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Thursday, April 25, 2013

What to look for when investing in international bonds

Bonds yields adjust as economic conditions change
International bond ratings range from junk to investment grade
By Sandy Coops

Investing in international bonds is a smart move as it is secure and safe. Moreover, international bonds consistently yield good returns.  International bonds are otherwise known as Sovereign debt, which forms a part of major part of investment in international investment portfolios. 


Today even small individual investors are turning to international bonds as they are rated high when it comes to credit ratings, are almost 100% safe, and the yields are moderately good. Especially, the bonds that are issued and guaranteed by countries with strong economies, like Canada, Switzerland, and Germany are hot favorites. Developing countries also issue bonds, and are often referred to as bonds from emerging markets. However, the credit ratings are comparatively lower, some of which do not deserve any rating at all and are as good a junk bonds. 


The law of inverse proportion applies here, and since the safety is questionable, the bond-issuing countries offer better returns.  It is interesting to note that bonds issued by the U.S. treasury are considered as Sovereign bonds, however as the focus is on international bonds; there is no need to elaborate further on domestic bonds.


The primary reason why it is advisable to invest in international bonds is that they are guaranteed by the respective governments they are issued by. Hence, they are considered to be absolutely safe. For an investor, safety and security are of prime importance, and the returns part is considered second to this. 

Most countries would not default on bonds as they need to maintain their credibility, which is essential when they need to borrow huge sums on a continuous basis.  Even with countries that are less credit worthy, the bonds are a lot safer than their other domestic investment avenues. In case the sovereign bonds of a country fare poorly, the domestic scene is bound to be disastrous.

Before deciding to invest in international bonds, one should check a few things like:

  • If the country has a healthy economy, with a debt burden that is manageable.
  • The government should have a good tax collection record, with a favorable contribution from the population.
  • The country needs to have a favorable credit rating, certified by reputed rating agencies.
  • There should not be too much volatility in the country’s currency, which is a positive sign for a buoyant economy.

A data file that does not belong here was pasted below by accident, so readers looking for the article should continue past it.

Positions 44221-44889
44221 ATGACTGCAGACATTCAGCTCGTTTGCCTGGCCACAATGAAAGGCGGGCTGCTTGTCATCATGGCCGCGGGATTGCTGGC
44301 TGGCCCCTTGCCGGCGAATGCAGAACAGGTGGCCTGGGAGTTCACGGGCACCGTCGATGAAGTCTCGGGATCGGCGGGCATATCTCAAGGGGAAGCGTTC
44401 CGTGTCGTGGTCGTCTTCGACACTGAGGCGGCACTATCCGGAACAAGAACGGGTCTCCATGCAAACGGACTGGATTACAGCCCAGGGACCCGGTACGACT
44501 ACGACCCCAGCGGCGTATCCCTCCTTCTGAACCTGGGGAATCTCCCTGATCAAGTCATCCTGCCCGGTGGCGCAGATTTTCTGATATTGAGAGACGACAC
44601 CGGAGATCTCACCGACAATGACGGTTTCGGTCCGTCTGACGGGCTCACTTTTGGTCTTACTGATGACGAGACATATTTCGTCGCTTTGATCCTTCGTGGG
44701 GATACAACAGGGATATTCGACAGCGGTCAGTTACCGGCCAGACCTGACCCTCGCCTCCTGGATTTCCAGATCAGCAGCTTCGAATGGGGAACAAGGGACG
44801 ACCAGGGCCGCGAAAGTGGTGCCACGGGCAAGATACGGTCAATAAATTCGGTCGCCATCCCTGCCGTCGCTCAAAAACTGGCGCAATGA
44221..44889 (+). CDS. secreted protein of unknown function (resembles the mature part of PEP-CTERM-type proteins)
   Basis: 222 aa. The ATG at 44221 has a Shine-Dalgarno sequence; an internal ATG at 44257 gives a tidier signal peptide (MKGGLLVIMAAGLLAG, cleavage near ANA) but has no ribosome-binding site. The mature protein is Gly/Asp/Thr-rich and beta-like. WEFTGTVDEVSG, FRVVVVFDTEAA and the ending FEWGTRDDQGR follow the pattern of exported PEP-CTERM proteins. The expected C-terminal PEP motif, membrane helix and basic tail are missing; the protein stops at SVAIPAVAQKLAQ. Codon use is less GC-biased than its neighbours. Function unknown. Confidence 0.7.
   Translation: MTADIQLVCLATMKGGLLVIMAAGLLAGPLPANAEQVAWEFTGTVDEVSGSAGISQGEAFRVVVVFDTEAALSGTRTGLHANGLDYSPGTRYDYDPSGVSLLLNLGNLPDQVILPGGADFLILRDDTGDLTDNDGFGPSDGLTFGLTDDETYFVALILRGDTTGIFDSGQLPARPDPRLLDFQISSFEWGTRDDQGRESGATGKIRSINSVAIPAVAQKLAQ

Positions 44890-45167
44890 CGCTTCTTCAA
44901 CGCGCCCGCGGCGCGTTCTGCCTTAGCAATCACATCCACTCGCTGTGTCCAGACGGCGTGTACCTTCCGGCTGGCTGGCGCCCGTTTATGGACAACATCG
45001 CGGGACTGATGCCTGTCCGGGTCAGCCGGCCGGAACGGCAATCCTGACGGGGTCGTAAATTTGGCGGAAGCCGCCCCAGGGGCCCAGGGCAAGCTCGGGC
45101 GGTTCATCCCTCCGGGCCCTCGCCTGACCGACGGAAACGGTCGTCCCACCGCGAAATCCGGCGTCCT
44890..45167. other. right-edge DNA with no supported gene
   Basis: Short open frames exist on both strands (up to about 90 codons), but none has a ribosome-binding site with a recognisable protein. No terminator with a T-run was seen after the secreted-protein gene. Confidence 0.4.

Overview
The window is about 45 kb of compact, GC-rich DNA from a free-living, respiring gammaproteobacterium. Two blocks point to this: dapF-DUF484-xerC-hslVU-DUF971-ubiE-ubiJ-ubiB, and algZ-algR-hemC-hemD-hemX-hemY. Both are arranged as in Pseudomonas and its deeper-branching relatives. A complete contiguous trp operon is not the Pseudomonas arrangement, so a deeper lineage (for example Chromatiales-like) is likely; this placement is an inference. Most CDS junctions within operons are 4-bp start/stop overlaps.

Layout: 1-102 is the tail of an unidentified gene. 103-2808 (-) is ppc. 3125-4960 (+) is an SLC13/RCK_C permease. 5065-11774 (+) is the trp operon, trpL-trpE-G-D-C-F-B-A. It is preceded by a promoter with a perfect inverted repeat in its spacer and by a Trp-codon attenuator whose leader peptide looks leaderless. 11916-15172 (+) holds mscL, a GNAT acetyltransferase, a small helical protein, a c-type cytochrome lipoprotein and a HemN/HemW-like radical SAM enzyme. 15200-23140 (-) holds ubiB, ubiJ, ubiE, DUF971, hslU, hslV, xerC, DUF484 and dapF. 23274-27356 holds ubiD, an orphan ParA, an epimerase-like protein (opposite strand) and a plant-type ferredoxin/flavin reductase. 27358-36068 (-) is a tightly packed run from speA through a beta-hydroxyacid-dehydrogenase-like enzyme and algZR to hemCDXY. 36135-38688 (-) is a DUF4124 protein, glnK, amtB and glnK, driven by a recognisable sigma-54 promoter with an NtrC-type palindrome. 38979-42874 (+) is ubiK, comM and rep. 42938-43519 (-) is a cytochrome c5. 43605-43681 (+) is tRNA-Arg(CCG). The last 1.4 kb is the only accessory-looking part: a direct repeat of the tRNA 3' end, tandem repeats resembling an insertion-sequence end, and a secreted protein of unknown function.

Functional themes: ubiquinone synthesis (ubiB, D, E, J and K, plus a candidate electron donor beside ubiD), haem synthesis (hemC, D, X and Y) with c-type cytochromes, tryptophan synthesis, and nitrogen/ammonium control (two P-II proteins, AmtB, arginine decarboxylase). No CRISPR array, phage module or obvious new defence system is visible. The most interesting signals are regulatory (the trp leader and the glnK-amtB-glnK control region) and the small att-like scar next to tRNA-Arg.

• A good track record for repayment of debt by the government backed by a good political system and able leadership.

As mentioned earlier, investing in international bonds can be rewarding as the yield is moderately good. The surprising fact with an international bond is that it has proved to perform better whenever the markets are under stress and there is a general decline in all the other instruments. 


If the investment is in an emerging markets bond fund, the rise can be phenomenal; however the risks are equally high. Especially for U.S. based investors, international bonds provide better exposure (internationally) and add to a diversified portfolio.  Investors will have the double benefit of income from interest and capital gains as well, depending on the volatility of the U.S. dollar internationally.

On the riskier side, the investor is prone to negative events such as the government (borrower) being unable to or unwilling to pay back the debt. In such a scenario, the investor stops receiving dividend (interest) payments, and may not get back even the original investment upon maturity. Several cases have been reported where people were paid just a fraction of their original investment.  

Usually what can happen under such circumstance is that the government goes in for debt restructuring and the investors agree for a reduction in the interest and principal amount. In some cases there is a mutual agreement for extending the maturity term, giving the borrower a breather. Another negative aspect that can never be predicted correctly is inflation, which results in reduction in the value of interest and principal payments. One needs to study the pros and cons thoroughly before investing in international bonds.

About the author: Sandy Coops currently works at http://www.CableTimeNC.com, a site that enables everyone to learn about how to save on broadband and internet cable.

Image attribution: Dave Dugdale; CC BY SA-2.0